At the other extreme are those who live in luxury.  Their houses are mansions that sit on an acreage.  Apart from that, they have a summer home on a lake, the value of which far exceeds the value of the homes most people live in.  They spend more money on cars than most people spend on their house.  Does their abundance and luxury guarantee them contentment?  If so, why is it that they are most often the ones who occupy the couches of psychiatrists?  Why do they consume so much alcohol and take so many tranquilizers?

If money can’t buy contentment and poverty doesn’t provide it, what is it then?  Contrary to what many people think, contentment isn’t found in our living conditions.  If we can honestly say we are content, it means that we are finding satisfaction and fulfilment in our life.  This is something that can best be found by living the Christian life.

If we will trust God for it, he has promised to give us all that pertains to life and godliness.  II Peter 1:3 says, “According as his divine power hath given unto us all things that pertain unto life and godliness, through the knowledge of him that hath called us to glory and virtue.”  If we want to find all that pertains to life, we must also seek all that pertains to godliness.  We will never find true contentment if we leave God out of our lives.  II Peter 1:4 goes on to say, “Whereby are given unto us exceeding great and precious promises: that by these ye might be partakers of the divine nature, having escaped the corruption that is in the world through lust.”

God has given us great and precious promises. In Psalm 37:4 we find one of those precious promises.  “Delight thyself also in the LORD; and he shall give thee the desires of thine heart.”  The reason why many aren’t content is because they are seeking for things that either aren’t good for them, things they shall never have, or things that will not give them contentment.  I once read that after Nelson Rockefeller made his first million dollars someone asked him if he was content.  He said “No.” Then that person asked him what it would take to make him content.  He said “Just a million more.”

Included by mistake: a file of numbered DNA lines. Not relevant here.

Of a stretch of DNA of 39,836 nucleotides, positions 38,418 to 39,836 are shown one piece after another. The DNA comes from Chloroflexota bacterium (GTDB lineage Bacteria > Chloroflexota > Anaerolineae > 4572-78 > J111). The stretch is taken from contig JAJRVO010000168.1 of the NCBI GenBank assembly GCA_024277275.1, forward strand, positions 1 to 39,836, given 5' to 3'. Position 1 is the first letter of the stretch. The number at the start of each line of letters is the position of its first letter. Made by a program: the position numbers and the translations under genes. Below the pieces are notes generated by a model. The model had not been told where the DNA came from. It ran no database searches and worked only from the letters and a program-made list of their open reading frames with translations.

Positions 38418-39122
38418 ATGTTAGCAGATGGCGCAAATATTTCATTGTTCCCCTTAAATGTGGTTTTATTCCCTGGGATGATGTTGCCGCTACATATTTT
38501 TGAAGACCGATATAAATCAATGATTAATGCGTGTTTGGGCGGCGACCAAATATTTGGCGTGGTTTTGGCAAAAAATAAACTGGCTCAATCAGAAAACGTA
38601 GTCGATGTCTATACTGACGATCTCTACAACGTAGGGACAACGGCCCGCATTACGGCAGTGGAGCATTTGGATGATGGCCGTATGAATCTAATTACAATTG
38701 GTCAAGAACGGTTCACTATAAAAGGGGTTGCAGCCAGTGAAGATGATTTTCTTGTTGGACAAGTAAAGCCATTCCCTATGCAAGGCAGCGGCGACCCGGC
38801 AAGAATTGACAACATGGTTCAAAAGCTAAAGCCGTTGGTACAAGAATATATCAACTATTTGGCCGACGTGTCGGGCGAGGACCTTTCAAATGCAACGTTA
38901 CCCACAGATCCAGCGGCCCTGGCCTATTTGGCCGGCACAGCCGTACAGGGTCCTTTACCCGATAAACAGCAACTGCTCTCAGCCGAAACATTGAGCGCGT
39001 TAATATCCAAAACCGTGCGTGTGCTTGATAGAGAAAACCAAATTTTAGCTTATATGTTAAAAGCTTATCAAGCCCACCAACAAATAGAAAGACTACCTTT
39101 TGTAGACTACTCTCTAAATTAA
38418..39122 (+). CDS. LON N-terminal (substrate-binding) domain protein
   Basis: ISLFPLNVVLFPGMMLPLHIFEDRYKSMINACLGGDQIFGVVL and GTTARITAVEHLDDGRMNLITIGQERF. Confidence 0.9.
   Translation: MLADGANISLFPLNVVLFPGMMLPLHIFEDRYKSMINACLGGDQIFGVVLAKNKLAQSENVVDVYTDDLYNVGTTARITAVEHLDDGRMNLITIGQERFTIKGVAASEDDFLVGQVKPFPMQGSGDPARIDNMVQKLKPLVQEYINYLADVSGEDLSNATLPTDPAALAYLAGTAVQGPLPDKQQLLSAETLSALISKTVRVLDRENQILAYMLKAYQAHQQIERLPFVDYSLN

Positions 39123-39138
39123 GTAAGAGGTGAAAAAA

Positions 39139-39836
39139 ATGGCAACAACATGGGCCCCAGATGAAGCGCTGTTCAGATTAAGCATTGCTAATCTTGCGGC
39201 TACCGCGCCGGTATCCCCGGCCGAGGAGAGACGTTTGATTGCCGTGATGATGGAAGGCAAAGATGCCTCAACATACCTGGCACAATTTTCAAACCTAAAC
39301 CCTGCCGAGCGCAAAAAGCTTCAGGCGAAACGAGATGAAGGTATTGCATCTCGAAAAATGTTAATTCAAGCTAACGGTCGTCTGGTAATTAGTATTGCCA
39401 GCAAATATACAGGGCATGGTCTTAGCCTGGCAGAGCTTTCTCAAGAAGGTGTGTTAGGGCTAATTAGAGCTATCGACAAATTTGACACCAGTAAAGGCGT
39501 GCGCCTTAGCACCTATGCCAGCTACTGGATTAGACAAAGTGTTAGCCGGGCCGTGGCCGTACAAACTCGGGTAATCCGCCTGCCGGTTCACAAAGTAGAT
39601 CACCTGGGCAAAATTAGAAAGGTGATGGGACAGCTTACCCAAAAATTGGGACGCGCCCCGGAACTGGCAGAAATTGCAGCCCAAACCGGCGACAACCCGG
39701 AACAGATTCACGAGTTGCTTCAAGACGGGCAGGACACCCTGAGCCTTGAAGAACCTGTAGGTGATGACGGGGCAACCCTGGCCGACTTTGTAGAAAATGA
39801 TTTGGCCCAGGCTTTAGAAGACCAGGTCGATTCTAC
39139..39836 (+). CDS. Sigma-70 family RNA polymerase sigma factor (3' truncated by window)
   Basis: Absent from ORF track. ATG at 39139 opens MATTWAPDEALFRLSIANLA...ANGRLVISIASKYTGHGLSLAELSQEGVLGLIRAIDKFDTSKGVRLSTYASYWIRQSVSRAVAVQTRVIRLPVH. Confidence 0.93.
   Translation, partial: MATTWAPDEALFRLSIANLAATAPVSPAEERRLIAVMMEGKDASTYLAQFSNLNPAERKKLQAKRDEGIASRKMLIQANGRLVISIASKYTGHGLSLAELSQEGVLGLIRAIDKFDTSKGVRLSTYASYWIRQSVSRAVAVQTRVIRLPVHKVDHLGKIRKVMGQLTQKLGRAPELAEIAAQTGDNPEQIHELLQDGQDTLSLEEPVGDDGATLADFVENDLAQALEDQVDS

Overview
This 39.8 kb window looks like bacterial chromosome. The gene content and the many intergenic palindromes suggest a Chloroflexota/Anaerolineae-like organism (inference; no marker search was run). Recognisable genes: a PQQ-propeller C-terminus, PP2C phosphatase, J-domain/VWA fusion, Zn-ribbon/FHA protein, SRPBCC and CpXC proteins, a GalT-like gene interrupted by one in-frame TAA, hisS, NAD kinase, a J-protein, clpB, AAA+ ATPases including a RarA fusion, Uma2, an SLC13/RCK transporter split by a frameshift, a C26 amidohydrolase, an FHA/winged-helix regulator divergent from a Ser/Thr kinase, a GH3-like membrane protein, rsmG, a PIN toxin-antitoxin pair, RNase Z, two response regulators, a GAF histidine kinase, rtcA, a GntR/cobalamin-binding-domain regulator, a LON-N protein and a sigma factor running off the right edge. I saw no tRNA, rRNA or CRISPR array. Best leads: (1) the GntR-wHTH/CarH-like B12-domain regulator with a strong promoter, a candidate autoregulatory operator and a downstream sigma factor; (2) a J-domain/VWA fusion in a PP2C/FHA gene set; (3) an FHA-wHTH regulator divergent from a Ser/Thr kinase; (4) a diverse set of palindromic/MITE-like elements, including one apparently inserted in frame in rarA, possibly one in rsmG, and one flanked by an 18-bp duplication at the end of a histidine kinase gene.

To know that we are in the place God has for us, and that we are doing what he wants us to do, gives us contentment. Another reason why Christians can enjoy contentment is because a glori0us future awaits them.  In the Old Testament we read of Job.  He suffered great loss, but he said “Naked came I out of my mother’s womb, and naked shall I return thither: the LORD gave, and the LORD hath taken away; blessed be the name of the LORD.” (Job 1:21).  Later, in Job 19:25-27 he said, “For I know that my redeemer liveth, and that he shall stand at the latter upon the earth:   And though after my skin worms destroy this body, yet in my flesh shall I see God.   Whom I shall see for myself, and mine eyes shall behold, and not another; though my reins be consumed within me.”

In Psalm 1:1-2 we find the contented man. There he is called “the blessed man.” “Blessed is the man that walketh not in the counsel of the ungodly, nor standeth in the way of sinners, nor sitteth in the seat of the scornful.   But his delight is in the law of the LORD; and in his law doth he meditate day and night.”  The reason why many Christians aren’t content is because they haven’t surrendered their life to the Lord.  Many mistakenly translate that to mean a rigid restraint on many of the things that make life enjoyable.  To the contrary, it is that which brings contentment to life.

See also my article “Contentment; What is it?” under “Christian life.”

If you have questions or comments they can be sent to us at the following address: rusandmargaretgeorge@windstream.net

 

 

 

 

 

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                       On Being Victorious Over Apostasy

II Timothy 3:1 warns us that perilous times shall come in the last days. “This know also, that in the last days perilous times shall come.” Verses 2-5 tell us what will characterize the people in those days. “For men shall be lovers of their own selves, covetous, boasters, proud, blasphemers, disobedient to parents, unthankful, unholy,   Without natural affection, trucebreakers, false accusers, incontinent, fierce, despisers of those that are good,

Traitors, heady, high minded, lovers of pleasures more than lovers of God;  Having a form of godliness, but denying the power thereof: from such turn away.” The Apostle says men will be lovers of their own selves. He goes on to explain what it means to be a lover of oneself. The behavior of many people gives us reason to think that we must be living in the last days.

 

II Thessalonians 2:2-3 speaks of “a falling away.” In the Greek New Testament it is all one word. The word means a departure from the truth. Douglas McLachlan, gives the following definition of apostasy. “Apostasy is active departure from the truth and is grounded in unbelief. This is pagan perversity. It is the secular world-system disowning, dethroning, and debunking God and his truth.”[i] “The day of Christ,” mentioned in verse two, is interpreted by many Bible scholars as the time when Christ shall come for his own. It is followed by what the Bible calls the tribulation.